Nationally, 97 percent, or nearly 9 million of the 9.25 million newly insured who enrolled for coverage using the federal platform or one of the state Obamacare exchanges, wound up in the government-run Medicaid program.

Obama says states shouldn’t worry about future costs of such dramatic increases in Medicaid enrollment, because, after all, “the federal government is paying for it.”

Yet states will be required to start picking up a significant portion of the bill delivered by their expanded Medicaid populations next year.

How does Obama expect Kentucky with its worst-in-the-nation pension crisis to pay for an additional 400,000 Medicaid enrollees?

Does the federal government have a special printing press somewhere designed to spit out special Benjamins just to pay for this failed experiment in government-run health insurance?

Besides, have you checked your pay stub?

If you see “SWT” and “FIT,” it means that not only have you been paying for your state’s Medicaid program and its expansion — which, in Kentucky’s case, was $1.8 billion higher than expected during its first 18 months in 2014 and 2015 — but guess who antes up when “the federal government is going to pay for most of it?”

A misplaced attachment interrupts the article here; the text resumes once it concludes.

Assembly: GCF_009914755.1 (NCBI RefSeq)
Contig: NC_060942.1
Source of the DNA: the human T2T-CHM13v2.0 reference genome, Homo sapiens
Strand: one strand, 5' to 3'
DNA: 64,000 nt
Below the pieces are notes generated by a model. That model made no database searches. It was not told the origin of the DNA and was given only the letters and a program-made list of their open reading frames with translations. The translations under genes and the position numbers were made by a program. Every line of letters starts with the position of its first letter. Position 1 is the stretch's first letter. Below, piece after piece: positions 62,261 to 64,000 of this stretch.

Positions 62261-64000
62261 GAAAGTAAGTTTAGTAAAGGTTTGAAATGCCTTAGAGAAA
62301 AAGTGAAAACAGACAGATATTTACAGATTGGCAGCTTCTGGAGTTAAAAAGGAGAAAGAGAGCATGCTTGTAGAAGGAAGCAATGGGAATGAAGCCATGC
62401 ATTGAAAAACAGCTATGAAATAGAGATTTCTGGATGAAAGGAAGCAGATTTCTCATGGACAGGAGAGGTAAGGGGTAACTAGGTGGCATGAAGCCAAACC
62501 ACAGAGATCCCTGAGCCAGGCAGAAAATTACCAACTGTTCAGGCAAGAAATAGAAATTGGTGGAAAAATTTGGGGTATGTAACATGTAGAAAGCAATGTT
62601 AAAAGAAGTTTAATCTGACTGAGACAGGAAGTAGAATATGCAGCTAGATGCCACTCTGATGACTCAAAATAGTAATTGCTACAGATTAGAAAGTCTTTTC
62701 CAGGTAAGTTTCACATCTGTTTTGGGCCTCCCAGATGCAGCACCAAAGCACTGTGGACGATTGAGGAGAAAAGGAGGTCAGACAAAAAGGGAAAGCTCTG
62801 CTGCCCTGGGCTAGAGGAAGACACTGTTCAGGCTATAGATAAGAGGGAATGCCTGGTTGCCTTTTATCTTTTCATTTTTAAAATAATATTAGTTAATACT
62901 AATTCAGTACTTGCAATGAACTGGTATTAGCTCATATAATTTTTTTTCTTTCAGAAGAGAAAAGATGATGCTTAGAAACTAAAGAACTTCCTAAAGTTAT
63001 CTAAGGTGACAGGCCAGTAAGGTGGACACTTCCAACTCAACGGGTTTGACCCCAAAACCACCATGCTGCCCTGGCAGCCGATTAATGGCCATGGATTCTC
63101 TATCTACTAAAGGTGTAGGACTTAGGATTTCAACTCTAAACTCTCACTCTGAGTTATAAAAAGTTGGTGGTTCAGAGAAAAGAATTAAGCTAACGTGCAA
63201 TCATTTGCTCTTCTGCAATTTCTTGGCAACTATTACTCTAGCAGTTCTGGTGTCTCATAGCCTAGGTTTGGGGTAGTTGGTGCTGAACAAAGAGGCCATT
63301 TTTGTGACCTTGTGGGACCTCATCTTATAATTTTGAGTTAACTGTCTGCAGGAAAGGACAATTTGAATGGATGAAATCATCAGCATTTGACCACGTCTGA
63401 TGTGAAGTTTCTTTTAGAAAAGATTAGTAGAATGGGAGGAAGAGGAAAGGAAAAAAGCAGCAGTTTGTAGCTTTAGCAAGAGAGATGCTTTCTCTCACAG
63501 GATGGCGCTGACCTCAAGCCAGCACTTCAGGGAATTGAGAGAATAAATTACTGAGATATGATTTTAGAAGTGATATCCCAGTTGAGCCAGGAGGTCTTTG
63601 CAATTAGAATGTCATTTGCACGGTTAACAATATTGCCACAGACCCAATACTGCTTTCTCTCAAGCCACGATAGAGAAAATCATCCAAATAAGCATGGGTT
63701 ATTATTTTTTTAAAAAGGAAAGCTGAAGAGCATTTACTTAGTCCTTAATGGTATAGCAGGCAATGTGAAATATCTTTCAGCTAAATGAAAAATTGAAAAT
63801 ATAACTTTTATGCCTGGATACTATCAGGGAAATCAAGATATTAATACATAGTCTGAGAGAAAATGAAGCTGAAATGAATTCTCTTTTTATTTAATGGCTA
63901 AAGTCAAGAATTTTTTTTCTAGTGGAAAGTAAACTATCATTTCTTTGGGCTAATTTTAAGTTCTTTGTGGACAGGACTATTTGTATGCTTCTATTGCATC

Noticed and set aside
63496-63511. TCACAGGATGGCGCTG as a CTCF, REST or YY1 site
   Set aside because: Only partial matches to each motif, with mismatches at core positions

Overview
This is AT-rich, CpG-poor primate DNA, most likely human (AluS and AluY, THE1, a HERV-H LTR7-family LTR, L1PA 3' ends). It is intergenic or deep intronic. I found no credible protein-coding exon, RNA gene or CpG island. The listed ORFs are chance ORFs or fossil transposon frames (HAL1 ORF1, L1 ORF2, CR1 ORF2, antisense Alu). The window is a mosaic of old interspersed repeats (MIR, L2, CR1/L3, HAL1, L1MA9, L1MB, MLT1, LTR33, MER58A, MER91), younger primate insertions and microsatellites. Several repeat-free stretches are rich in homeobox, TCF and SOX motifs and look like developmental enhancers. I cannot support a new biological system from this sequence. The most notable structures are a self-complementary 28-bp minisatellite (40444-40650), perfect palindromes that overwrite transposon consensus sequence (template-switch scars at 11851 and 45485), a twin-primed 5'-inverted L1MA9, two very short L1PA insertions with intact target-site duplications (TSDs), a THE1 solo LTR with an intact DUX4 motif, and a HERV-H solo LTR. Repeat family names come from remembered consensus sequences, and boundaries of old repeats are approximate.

Yep. That would be you, too.

Another reason for Obamacare’s implosion is its attempt to impose a one-size-fits-all regulatory and pricing scheme on both insurers and their customers.

Forcing men to pay for maternity coverage and denying healthy young people the opportunity to purchase a higher-risk, lower-cost plan isn’t exactly motiving millennials to sign up.

While these young adults may have flocked to former presidential contender Bernie Sanders while he was holding court during this year’s primary campaign to extol the virtues of forced sharing and the vices of liberty and profit, they’re not biting when it comes to surrendering their money and personal liberty to Obamacare and its mandates forcing insurers to charge younger, healthier people higher rates to pay for older, sicker patients.